Yep broken bones in foot are not comfort­able; still have foot; but I like to skip a 3rd broken foot if possible
    Heal up young lady

  8. michelle says:

    I have healed consid­er­ably since I broke the toes, but not completely, so I am being as mindful as I can. Over-focused people some­times have unfor­tu­nate things — like, say, the color of traffic lights T_T — fall out of their brain when their very deep in thought.

  9. michelle says:

    @Mary Allen: At this point, it’s an 850 page trade paper­back. I looked at hard­cover options, but there were none I could afford while also paying editors, artists and designers.

  10. michelle says:

    @Cheryl: Thank you <3

  11. Sara says:

    While the broken toe news isn’t spec­tac­ular, the rest is the good sort of news I was hoping for when i opened your email. I would have happily purchased a digital copy, but I am beyond thrilled that Hunter’s Redoubt will be avail­able as a phys­ical copy! Looking forward to rear­ranging my Sagara/West shelves!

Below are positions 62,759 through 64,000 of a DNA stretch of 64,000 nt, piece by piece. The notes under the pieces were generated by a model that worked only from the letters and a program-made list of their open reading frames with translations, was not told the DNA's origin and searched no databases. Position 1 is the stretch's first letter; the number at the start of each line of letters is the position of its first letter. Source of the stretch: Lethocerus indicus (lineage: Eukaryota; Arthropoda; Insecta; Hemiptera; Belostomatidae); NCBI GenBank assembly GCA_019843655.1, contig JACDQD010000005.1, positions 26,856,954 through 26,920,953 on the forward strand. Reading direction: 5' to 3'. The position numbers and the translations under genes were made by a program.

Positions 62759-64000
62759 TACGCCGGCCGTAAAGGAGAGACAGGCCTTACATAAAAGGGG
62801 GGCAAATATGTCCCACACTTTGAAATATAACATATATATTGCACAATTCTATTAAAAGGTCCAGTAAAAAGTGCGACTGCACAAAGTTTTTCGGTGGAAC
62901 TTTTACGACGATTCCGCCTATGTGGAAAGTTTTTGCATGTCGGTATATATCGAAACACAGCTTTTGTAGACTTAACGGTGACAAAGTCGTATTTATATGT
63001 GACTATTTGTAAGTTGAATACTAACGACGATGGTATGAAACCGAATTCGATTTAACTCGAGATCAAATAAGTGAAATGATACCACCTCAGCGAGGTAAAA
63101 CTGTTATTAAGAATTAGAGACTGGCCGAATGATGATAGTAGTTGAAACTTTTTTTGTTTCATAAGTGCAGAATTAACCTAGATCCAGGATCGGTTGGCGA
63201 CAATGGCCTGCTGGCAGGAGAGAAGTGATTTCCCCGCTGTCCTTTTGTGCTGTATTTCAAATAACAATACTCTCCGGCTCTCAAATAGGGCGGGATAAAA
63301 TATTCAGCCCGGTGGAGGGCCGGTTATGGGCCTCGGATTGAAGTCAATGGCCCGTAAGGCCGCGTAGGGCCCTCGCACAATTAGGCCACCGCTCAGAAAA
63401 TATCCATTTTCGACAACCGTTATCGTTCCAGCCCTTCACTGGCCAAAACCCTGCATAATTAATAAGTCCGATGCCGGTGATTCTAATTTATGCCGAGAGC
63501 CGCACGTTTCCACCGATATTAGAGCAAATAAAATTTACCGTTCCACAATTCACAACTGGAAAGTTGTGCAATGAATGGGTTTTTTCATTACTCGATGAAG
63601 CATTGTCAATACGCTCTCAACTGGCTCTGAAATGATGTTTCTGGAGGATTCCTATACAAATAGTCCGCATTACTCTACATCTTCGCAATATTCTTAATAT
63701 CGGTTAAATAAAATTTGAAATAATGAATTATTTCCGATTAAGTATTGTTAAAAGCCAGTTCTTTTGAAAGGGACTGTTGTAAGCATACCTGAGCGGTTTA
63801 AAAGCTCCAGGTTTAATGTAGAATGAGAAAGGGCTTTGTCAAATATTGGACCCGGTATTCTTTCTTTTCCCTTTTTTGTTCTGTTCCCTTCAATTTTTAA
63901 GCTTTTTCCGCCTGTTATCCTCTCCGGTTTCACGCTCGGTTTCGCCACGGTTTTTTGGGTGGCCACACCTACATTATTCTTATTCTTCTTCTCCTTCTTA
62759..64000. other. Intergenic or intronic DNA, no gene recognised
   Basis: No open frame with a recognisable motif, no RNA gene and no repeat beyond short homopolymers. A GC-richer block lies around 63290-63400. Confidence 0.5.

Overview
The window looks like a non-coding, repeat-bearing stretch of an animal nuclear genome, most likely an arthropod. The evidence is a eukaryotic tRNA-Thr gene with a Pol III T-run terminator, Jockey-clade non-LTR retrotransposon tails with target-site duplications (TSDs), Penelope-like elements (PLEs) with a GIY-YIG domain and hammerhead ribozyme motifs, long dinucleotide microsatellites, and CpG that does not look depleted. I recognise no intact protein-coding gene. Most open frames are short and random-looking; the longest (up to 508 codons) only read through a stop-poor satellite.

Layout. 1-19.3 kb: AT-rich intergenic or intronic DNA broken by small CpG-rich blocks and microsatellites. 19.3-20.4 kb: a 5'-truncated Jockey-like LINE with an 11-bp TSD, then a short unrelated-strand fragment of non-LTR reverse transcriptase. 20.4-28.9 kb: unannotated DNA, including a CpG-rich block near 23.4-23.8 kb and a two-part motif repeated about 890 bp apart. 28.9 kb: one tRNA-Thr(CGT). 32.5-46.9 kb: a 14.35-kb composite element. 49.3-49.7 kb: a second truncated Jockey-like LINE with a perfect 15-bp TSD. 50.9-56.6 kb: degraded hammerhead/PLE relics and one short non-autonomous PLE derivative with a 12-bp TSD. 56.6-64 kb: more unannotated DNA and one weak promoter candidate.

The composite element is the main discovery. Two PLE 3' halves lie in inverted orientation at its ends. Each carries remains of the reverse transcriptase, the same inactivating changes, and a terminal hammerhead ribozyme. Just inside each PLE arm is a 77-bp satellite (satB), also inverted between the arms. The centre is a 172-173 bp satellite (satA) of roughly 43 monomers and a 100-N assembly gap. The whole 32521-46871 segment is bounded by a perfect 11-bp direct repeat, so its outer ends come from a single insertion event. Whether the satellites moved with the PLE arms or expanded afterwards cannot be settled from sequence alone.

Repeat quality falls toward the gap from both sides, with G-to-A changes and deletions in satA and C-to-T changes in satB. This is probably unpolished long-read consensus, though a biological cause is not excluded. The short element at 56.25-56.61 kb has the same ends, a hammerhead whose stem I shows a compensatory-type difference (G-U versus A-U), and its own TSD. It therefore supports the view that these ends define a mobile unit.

12. Janet Kordell says:

    Is there going to be a 3rd book in the Wolves of Elantra series and when?

  13. Joyce says:

    We always want to know how your life progresses within the bounds of not being creepy. If you are well and happy and writing then we get books quicker. If you are not for reasons of misfor­tune or ill health then we can at least curb any resent­ment at the absence of books. That said, I cele­brate the glad tidings that your life is returning to an even keel. 

    I am resisting marking pages in my calendar for Shards. It will appear on my Kindle when it will. I am so happy that Kaylin will arrive in less than 2 years from her last visit. May all the life and writing gods smile on you and smooth your path. Take care of yourself.

  14. Sara says:

    In my excite­ment about the phys­ical Hunter’s Redoubt book, I forgot to ask if it will be avail­able through Indigo? Or will it be different because this hasn’t been your usual process?

  15. michelle says: